even to live

I've been watching past seasons of Buffy the Vampire Slayer. I watched the series for a few seasons when it was on but before DVR I couldn't always catch it. Right now, I'm in the midst of Season 4 which includes the episode "Hush," an episode that brings a major fear of mine to light. About halfway through the episode, these creepy guys called "The Gentlemen" take everyone's voices so that when they take their hearts, no one will hear them screen. The terror I felt while watching victims in this episode scream and have no sound come out made me feel claustrophobic, breathless and seriously panicky. Here's a fanclip that shows the essence of why this episode is scary, to me.

As I watched this, I thought about how well the episode represented my greatest fear: to be without a voice. It struck me then that though I am afraid of many things: rodents, drowning, looking foolish, being left out, etc. that what makes me really scared is not being heard. This works on multiple levels. I am terrified of being in danger and having no way to let anyone know. But I'm also afraid of not being able to communicate, of diminishing my voice, and essentially myself. In my Ph.D. program I took a course with a professor who felt it was "her job" to "weed out" graduate students. She set us up to fail, in my opinion. The course was an awful blow to my self-esteem, particularly as a writer/scholar. I left the course with a B and a deflated sense of myself and my writing abilities. It would be almost a year before I got my voice back. And it returned shaky and full of doubt, but rescued nonetheless, thanks to CB, Oren and Mary Shelley's Frankenstein.

When I think about how many times in my life I've silenced my own voice by not participating or not speaking up, or letting doubt work its way into my soul, I'm amazed at how little it takes to feel small, reduced to screaming without a sound. In Letters to Lucilius Seneca, a Roman stoic philosopher said,

Sometimes even to live is an act of courage.

How empowering is that quote? It strikes me particularly because I've been known to beat myself up a bit for paths I've taken or things I've done. I was talking and laughing today about some of my less glorious moments but it felt good not to feel guilty or sad or conflicted but rather be able to have those memories just be part of me, flawed and messy and full of mistakes and choices and accomplishments and stories. To me, the most courageous women are the ones who put it out there, the ones who may laugh a bit too loud or say something all wrong, the awkward and clumsy ones, the ones who struggle almost every single day and then do it all over again the next day. I think, sometimes, we think courage has to occur in a particular instance of danger or take a particular kind of strength. And of course, people who complete these kinds of feat are courageous and brave and maybe adrenaline junkies. Give me the Alice(s) any day. The girls who may take some time to find their muchness (or their voice) but once discovered can conquer impossible things, which may range from slaying a Jabberwocky to simply doing the daily stuff of your life.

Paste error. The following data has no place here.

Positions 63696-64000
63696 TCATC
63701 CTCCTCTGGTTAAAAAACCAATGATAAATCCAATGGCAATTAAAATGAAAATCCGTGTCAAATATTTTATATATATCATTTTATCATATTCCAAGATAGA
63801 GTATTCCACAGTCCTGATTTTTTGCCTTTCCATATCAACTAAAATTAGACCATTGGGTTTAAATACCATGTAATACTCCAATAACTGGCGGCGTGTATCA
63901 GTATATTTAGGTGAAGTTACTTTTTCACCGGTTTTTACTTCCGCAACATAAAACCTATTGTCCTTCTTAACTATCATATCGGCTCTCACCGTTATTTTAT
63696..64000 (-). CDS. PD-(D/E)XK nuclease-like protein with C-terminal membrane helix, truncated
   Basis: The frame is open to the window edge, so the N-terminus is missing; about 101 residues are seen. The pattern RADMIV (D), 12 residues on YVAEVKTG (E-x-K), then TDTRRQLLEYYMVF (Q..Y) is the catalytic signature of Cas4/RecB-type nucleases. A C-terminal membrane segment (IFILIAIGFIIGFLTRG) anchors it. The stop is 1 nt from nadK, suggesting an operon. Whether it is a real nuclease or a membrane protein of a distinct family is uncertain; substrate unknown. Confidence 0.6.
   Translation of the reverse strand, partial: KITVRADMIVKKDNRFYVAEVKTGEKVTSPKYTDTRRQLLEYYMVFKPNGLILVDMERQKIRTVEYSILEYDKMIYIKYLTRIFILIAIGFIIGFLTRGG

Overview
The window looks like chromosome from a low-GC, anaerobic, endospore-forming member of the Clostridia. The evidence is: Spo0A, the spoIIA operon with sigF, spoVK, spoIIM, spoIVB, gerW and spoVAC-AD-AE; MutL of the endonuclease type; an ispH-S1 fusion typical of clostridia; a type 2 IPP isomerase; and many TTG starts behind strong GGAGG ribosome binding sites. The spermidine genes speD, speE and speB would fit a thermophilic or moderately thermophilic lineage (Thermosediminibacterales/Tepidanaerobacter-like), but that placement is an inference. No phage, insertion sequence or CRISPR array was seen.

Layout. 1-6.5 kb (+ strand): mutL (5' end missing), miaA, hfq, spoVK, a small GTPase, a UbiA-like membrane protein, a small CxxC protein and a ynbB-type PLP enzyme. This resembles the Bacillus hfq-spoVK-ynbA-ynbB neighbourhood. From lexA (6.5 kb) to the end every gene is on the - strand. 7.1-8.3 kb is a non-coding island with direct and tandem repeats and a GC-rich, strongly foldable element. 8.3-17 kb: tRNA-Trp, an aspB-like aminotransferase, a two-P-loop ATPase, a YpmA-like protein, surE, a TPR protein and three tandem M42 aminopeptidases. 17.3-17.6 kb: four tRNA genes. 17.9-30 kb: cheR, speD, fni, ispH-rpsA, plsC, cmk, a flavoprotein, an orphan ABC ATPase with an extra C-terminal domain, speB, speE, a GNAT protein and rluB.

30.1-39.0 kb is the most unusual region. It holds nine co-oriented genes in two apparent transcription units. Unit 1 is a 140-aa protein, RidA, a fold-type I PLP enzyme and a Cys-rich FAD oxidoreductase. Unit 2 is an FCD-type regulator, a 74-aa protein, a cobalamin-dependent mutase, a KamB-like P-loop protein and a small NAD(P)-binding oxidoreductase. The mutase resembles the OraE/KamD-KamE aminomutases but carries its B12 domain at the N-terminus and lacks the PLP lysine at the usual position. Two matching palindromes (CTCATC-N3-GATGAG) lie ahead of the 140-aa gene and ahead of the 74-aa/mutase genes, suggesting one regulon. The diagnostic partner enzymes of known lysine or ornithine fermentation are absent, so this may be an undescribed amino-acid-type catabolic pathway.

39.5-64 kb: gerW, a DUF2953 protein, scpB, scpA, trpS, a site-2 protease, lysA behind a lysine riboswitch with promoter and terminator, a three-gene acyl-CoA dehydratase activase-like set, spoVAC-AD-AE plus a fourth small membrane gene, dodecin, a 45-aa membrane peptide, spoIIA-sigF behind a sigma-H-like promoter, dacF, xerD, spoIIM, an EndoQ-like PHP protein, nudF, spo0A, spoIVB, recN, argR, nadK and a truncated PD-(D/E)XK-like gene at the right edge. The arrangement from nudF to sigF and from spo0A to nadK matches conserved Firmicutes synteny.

Tenniel's illustration of the Jabberwocky

shutting it out

In the last post I wrote about The Vampire Diaries, I mentioned, briefly, that the character of Damon is able to "turn off" his humanity. Other characters on the show like Isobel and perhaps even Katherine seem able to do this as well. Damon described it to another character, Alaric,

You can turn it off. It’s like a button you can press. I mean, Stefan is different, he wants the whole human experience. He wants to feel every episode of How I Met your Mother. So he shuts his feelings out. The problem is, as a vampire, your instinct is not to feel. Isobel chose the easier road. No guilt, no shame. No regret. I mean, c’mon. If you could turn it off, wouldn’t you?

It's an interesting consideration, isn't it?

I spent many years trying to shut out feelings, trying not to get too close and perhaps, in some ways, straining against all that was good about me. I lost some humanity of my own. It took some effort before I even wanted to be present in my life, before I wanted to shake off the numbness. The numbness was familiar and safe, controllable. It's easy to slip into it when I'm overwhelmed and lost. I don't notice the vibe I'm giving off or the sharpness in my voice. In not feeling, I'm as bitchy and cruel as Isobel and I don't even realize it.

On a daily basis, I think that I'm overly emotional. I worry and fret and turn it all over in my mind. I've written about this before. As I've said before, I hate how I feel when I'm anxious and the problem is, I don't always recognize that I'm beginning to feel so, well... consumed. I guess there's a little more of the numbness that lingers than I expected.

If you could, would you shut it out?